The Oil Spill Response Hercules was part of a fleet of aircraft that were coordinated to work offshore, applying dispersant to help break up and disperse the oil into the water column so that it can be broken down by marine organisms. At the peak of aerial operations, 127 surveillance aircraft and 12 dispersant spraying aircraft were being coordinated in the response.

Offshore, Oil Spill Response personnel worked on a number of supply vessels involved in dispersant operations. This included being the lead for applying dispersant at ‘The Source’; the location where the Deepwater Horizon rig was located, and where well control activities were being undertaken. At the height of the incident, the spray operations at ‘The Source’ were on a 24-hour-a-day basis, with the aim to quicken the break-up and dispersion of oil, thus limiting the build up of any hazardous gases that may have posed a risk to those working in the area.

OSRL Hercules and Vessel (Southampton Water)
Photo: Copyright BP

Another offshore operation where Oil Spill Response was heavily involved was the use of oceanographic equipment (fluorometers, a particle size analyser, a water quality meters, and sediment and water sampling apparatus) to monitor the efficacy of the dispersant operations, and to take samples and readings once these operations ceased. When oil slicks were present offshore, this operation focussed on collecting pre- and post-spray samples and data, for both vessel and aerial dispersant applications. Once the flow of hydrocarbons from the well had been stopped and no more oil was at sea, water column data was recorded along with taking sediment and water samples, with the aim to collect data that could be analysed to determine the presence of any dispersed oil.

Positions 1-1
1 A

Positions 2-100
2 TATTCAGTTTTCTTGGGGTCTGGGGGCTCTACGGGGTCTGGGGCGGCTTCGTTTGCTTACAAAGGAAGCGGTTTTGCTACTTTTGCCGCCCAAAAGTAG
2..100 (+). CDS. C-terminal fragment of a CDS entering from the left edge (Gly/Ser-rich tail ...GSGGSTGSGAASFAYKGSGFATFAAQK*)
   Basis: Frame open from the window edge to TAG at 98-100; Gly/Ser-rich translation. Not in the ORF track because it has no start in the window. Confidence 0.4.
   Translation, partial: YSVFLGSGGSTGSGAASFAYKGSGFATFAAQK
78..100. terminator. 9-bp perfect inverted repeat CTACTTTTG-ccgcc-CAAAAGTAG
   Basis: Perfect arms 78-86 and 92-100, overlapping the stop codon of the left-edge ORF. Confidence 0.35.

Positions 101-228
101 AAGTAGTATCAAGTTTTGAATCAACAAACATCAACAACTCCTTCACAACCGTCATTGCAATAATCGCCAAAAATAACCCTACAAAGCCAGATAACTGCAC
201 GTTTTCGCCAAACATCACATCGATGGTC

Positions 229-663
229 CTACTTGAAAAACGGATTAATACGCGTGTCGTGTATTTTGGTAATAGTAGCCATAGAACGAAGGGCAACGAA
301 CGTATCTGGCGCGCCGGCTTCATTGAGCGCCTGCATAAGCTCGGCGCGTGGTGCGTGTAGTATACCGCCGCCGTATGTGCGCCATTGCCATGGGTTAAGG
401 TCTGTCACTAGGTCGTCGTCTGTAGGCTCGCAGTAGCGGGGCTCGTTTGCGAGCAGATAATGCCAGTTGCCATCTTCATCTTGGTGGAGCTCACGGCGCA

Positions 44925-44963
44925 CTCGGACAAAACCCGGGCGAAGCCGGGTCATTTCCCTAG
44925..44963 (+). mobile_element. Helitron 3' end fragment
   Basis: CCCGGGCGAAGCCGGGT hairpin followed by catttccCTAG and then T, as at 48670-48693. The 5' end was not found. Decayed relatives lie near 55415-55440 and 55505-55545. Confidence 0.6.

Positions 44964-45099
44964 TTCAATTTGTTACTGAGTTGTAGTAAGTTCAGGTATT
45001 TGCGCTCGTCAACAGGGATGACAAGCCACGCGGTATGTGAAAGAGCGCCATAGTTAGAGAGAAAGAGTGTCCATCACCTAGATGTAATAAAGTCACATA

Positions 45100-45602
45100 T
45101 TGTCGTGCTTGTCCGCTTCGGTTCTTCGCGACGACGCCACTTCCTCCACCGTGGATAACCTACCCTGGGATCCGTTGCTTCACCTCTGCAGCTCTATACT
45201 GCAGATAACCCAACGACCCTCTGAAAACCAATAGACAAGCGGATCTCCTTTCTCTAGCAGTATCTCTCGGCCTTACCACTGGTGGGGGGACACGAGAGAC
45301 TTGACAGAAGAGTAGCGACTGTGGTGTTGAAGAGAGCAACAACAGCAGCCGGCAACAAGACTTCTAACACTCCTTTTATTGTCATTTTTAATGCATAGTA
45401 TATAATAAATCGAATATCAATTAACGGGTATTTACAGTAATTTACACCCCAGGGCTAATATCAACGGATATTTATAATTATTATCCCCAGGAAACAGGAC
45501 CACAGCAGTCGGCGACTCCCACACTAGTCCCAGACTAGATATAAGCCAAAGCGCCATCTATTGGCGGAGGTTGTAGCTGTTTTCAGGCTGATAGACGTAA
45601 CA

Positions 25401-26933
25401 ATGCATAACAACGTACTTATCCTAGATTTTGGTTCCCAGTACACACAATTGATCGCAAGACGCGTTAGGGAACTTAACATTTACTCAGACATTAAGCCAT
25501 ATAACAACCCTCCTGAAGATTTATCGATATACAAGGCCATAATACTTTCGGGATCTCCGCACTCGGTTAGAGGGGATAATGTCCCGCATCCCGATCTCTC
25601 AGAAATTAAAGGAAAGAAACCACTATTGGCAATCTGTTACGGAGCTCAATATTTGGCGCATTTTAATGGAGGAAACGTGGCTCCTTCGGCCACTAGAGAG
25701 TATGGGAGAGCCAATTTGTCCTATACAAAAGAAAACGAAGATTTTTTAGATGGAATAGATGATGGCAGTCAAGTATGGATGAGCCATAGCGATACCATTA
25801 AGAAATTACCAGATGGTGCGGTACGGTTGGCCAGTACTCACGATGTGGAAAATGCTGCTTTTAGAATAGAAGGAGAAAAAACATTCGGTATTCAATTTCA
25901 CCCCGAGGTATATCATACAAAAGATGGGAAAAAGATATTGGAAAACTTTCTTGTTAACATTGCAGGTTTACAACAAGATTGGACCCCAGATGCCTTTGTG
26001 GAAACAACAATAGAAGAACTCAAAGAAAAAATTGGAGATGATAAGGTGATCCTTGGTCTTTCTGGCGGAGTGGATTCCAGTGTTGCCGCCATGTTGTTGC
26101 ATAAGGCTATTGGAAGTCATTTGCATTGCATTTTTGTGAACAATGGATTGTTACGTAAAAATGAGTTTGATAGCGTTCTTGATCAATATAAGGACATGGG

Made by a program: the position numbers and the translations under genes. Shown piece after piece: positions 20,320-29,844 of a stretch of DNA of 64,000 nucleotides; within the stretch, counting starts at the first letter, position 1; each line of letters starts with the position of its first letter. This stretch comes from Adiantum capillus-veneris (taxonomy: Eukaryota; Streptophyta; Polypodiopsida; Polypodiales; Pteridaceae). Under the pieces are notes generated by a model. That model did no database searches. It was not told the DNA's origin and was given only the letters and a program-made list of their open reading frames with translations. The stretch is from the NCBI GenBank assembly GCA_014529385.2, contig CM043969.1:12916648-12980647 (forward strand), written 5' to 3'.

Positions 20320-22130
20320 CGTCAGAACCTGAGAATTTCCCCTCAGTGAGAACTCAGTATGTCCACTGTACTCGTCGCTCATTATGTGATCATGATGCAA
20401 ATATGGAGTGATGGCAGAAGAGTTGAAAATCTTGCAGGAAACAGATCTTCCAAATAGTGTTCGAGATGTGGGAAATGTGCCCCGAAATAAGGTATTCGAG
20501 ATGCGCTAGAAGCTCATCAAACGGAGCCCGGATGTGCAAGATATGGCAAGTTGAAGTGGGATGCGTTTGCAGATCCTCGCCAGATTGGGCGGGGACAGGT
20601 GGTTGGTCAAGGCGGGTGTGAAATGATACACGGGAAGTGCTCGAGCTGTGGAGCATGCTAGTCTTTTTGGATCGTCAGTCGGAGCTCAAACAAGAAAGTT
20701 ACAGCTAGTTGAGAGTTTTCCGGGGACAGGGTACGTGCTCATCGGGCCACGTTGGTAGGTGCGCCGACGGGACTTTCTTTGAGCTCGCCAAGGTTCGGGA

With the oil impacting the shorelines, Oil Spill Response staff worked with local Command Centres in all affected States (Louisiana, Mississippi, Alabama and Florida) to advise cleanup crews on how to employ response techniques to maximise the effectiveness without causing any further damage to the environment. This role was also integral to ensuring good communications between the field, local Command Centres and the main Command Centres.

Now, Oil Spill Response's presence in the Deepwater Horizon response has come to an end, with roles being handed over to local contractors as the activities move from an emergency phase towards a longer term restorative project. In terms of the amount of equipment and number of personnel mobilised by Oil Spill Response, the Deepwater Horizon incident was the largest to which the organisation has ever responded. Despite this draw on resources, the organisation still met its obligations to the global oil industry by being ready to respond to any other incidents that may have occurred. This was tested on several occasions during 2010 where the organisation mounted responses to other simultaneously occurring oil spills in various locations, all with their own diverse challenges and needs; North Sea, India, Indonesia, Kuwait, Malaysia, Nigeria and Singapore to name but a few.

David White graduated from the University of Southampton in 2000 with a degree in Geology. Following a period of travelling and undertaking a Master's degree in Marine Resource Development and Protection at Heriot-Watt University Edinburgh, David joined Oil Spill Response and has worked for them for over 9 years. Further information about the organisation can be found at

David White, Gulf of Mexico
Photo: Copyright BP